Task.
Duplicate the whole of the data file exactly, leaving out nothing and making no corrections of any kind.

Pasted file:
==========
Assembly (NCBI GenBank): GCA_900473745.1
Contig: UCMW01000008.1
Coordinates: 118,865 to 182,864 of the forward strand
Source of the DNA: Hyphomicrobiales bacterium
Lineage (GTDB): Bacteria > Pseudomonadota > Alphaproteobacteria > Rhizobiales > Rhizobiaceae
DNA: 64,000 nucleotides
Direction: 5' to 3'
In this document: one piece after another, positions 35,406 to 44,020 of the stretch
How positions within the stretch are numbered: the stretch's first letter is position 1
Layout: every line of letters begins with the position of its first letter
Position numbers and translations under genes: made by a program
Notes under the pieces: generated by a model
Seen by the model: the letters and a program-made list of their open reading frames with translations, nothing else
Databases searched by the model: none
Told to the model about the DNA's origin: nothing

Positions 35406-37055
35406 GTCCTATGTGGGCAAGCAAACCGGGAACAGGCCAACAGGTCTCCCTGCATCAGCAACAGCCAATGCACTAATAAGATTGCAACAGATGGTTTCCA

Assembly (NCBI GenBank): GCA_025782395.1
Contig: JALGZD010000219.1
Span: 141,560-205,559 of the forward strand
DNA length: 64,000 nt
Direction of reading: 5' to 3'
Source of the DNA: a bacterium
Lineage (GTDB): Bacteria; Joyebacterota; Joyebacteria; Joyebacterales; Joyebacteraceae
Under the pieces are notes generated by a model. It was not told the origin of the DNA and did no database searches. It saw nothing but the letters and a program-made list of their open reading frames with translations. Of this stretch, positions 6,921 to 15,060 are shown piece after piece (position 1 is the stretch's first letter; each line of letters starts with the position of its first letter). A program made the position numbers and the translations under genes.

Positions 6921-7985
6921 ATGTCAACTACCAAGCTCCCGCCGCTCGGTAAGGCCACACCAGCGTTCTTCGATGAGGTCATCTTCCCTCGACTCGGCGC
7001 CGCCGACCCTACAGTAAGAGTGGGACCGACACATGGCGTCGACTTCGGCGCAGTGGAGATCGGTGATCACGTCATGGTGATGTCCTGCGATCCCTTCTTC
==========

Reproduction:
Assembly (NCBI GenBank): GCA_900473745.1
Contig: UCMW01000008.1
Coordinates: 118,865 to 182,864 of the forward strand
Source of the DNA: Hyphomicrobiales bacterium
Lineage (GTDB): Bacteria > Pseudomonadota > Alphaproteobacteria > Rhizobiales > Rhizobiaceae
DNA: 64,000 nucleotides
Direction: 5' to 3'
In this document: one piece after another, positions 35,406 to 44,020 of the stretch
How positions within the stretch are numbered: the stretch's first letter is position 1
Layout: every line of letters begins with the position of its first letter
Position numbers and translations under genes: made by a program
Notes under the pieces: generated by a model
Seen by the model: the letters and a program-made list of their open reading frames with translations, nothing else
Databases searched by the model: none
Told to the model about the DNA's origin: nothing

Positions 35406-37055
35406 GTCCTATGTGGGCAAGCAAACCGGGAACAGGCCAACAGGTCTCCCTGCATCAGCAACAGCCAATGCACTAATAAGATTGCAACAGATGGTTTCCA

Assembly (NCBI GenBank): GCA_025782395.1
Contig: JALGZD010000219.1
Span: 141,560-205,559 of the forward strand
DNA length: 64,000 nt
Direction of reading: 5' to 3'
Source of the DNA: a bacterium
Lineage (GTDB): Bacteria; Joyebacterota; Joyebacteria; Joyebacterales; Joyebacteraceae
Under the pieces are notes generated by a model. It was not told the origin of the DNA and did no database searches. It saw nothing but the letters and a program-made list of their open reading frames with translations. Of this stretch, positions 6,921 to 15,060 are shown piece after piece (position 1 is the stretch's first letter; each line of letters starts with the position of its first letter). A program made the position numbers and the translations under genes.

Positions 6921-7985
6921 ATGTCAACTACCAAGCTCCCGCCGCTCGGTAAGGCCACACCAGCGTTCTTCGATGAGGTCATCTTCCCTCGACTCGGCGC
7001 CGCCGACCCTACAGTAAGAGTGGGACCGACACATGGCGTCGACTTCGGCGCAGTGGAGATCGGTGATCACGTCATGGTGATGTCCTGCGATCCCTTCTTC